I saw a doctor interviewed who said he was fielding calls every day from patients who wanted him to prescribe Ivermectin to them.

He refused........as most doctors would. Now those people are calling their doctors demanding a medical exemption from vaccination.

No luck there either. Most doctors have ethical standards.
 
  • Like
Reactions: Beaver101

·
Registered
Joined
·
7,023 Posts
No.......not my doctor. It was prescribed, and still is for patients who can't take the new medicines, by virtually every cardiologist in the world.
... Coumadin is the brand name for that too.

It isn't the same as taking your direction from some "internet doctor" advising you to take a drug unproven to be effective.

I saw a doctor interviewed who said he was fielding calls every day from patients who wanted him to prescribe Ivermectin to them.

He refused........as most doctors would. Now those people are calling their doctors demanding a medical exemption from vaccination.

No luck there either. Most doctors have ethical standards.
... but some people prefer to DIYs from the internet because they're so sure about the cure ... their version of a cure. I wonder if there is an annual fee for cult membership or is it just a life cost?
 
  • Like
Reactions: sags

·
Registered
Joined
·
4,257 Posts
From the sources I have looked at the third shot increases the antibody levels by 5 fold. That is a pretty strong defence against covid.
5 fold for everyone or 5 fold for immune compromised?

For the rest of us, I am not sure more antibodies will reduce the breakthrough infections that much but they certainly help keep a person out of the hospital and above ground.
 

·
Registered
Joined
·
4,823 Posts
Well we all heard the Alberta bashing on the news lately how our hospitals are stretched to the limit.
This from our Alberta Health Services website today

AHS has about 8,500 acute care beds across the province – 98.6 per cent of those beds are open and available for patients.
AHS has about 1,200 emergency department care spaces across the province. Of those, 98.6 per cent are open and available.


I wonder if the CBC ever even uses a phone before printing their drivel?
 

·
Registered
Joined
·
3,871 Posts
Well we all heard the Alberta bashing on the news lately how our hospitals are stretched to the limit.
This from our Alberta Health Services website today

AHS has about 8,500 acute care beds across the province – 98.6 per cent of those beds are open and available for patients.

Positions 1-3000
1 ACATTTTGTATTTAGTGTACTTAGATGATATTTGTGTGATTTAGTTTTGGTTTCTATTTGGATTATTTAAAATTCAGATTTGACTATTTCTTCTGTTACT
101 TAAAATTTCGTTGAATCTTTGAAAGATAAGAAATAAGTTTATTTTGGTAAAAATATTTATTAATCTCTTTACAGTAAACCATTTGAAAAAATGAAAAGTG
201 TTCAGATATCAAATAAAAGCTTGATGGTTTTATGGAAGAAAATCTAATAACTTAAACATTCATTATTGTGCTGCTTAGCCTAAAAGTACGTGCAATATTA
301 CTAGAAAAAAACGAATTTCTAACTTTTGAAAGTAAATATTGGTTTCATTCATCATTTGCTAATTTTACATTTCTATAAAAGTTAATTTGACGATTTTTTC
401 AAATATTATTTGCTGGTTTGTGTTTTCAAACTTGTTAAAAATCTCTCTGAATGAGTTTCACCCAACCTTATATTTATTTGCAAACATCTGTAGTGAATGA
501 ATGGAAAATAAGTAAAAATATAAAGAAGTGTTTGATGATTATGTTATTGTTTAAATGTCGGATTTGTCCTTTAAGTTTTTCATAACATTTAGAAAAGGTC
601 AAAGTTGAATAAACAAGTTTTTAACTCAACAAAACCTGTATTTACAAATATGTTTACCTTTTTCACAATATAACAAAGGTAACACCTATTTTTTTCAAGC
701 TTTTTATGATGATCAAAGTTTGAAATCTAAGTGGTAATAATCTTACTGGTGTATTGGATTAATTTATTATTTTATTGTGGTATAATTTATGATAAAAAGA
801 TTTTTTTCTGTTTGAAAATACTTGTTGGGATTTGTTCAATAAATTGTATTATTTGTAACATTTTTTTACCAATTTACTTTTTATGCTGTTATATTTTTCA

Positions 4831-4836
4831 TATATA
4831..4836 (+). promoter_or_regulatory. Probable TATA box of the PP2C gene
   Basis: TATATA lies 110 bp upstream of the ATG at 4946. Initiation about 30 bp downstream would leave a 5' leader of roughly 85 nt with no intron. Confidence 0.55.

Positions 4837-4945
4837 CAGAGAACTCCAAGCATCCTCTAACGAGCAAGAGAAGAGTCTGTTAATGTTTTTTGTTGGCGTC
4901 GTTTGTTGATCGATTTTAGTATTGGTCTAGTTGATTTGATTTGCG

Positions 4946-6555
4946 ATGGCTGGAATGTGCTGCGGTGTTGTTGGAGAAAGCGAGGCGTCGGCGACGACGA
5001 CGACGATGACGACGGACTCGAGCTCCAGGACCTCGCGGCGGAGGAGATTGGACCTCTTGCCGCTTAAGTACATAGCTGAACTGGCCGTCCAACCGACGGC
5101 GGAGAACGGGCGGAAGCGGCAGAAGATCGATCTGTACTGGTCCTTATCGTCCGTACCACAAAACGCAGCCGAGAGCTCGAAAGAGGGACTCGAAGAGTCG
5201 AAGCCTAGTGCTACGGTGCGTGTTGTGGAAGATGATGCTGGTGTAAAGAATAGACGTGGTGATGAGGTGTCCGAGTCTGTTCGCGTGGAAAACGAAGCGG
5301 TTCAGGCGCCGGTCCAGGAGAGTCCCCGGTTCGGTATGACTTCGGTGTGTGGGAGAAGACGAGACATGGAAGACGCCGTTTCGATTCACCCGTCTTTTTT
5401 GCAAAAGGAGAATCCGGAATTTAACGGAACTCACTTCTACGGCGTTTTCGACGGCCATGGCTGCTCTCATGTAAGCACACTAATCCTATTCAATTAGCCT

AHS has about 1,200 emergency department care spaces across the province. Of those, 98.6 per cent are open and available.


I wonder if the CBC ever even uses a phone before printing their drivel?
I don't know what they mean by "open and available" because they are cancelling surgeries in Calgary due to lack of ICU beds.

Here's a CBC article about how they don't really know the answer, because AHS doesn't provide the number. But there's apparently 272 beds overall, and current reporting is showing 169 beds used by Covid patients.
 

·
Registered
Joined
·
4,257 Posts
I think you need to be cognizant of the difference between total provincial capacity and individual hospital and city capacity. Outbreaks tend to come in clusters and therefore the ICU admissions will not be equal across the province and all the hospitals. I can also imagine that the ability to transfer someone, especially in an ICU setting, would also be problematic. The other consideration one needs to factor in is the difference between maximum capacity and how long a health care setting can service that capacity. So in other words, max capacity for so many days, something less then max capacity for more days. etc. Lastly one has to factor in the difference between having a an ICU bed and having the staff to look after it.

The above understanding goes a long way in understanding the true nature of our healthcare system, its capacity and when a cry for help is a true need or just a loud amount of noise.
 

·
Registered
Joined
·
16,574 Posts
Well we all heard the Alberta bashing on the news lately how our hospitals are stretched to the limit.
This from our Alberta Health Services website today

AHS has about 8,500 acute care beds across the province – 98.6 per cent of those beds are open and available for patients.
AHS has about 1,200 emergency department care spaces across the province. Of those, 98.6 per cent are open and available.


I wonder if the CBC ever even uses a phone before printing their drivel?
That doesn't make any sense.

They say that 98% of hospital beds in Calgary are full and 96% in Edmonton.

 
4421 - 4440 of 4565 Posts
Top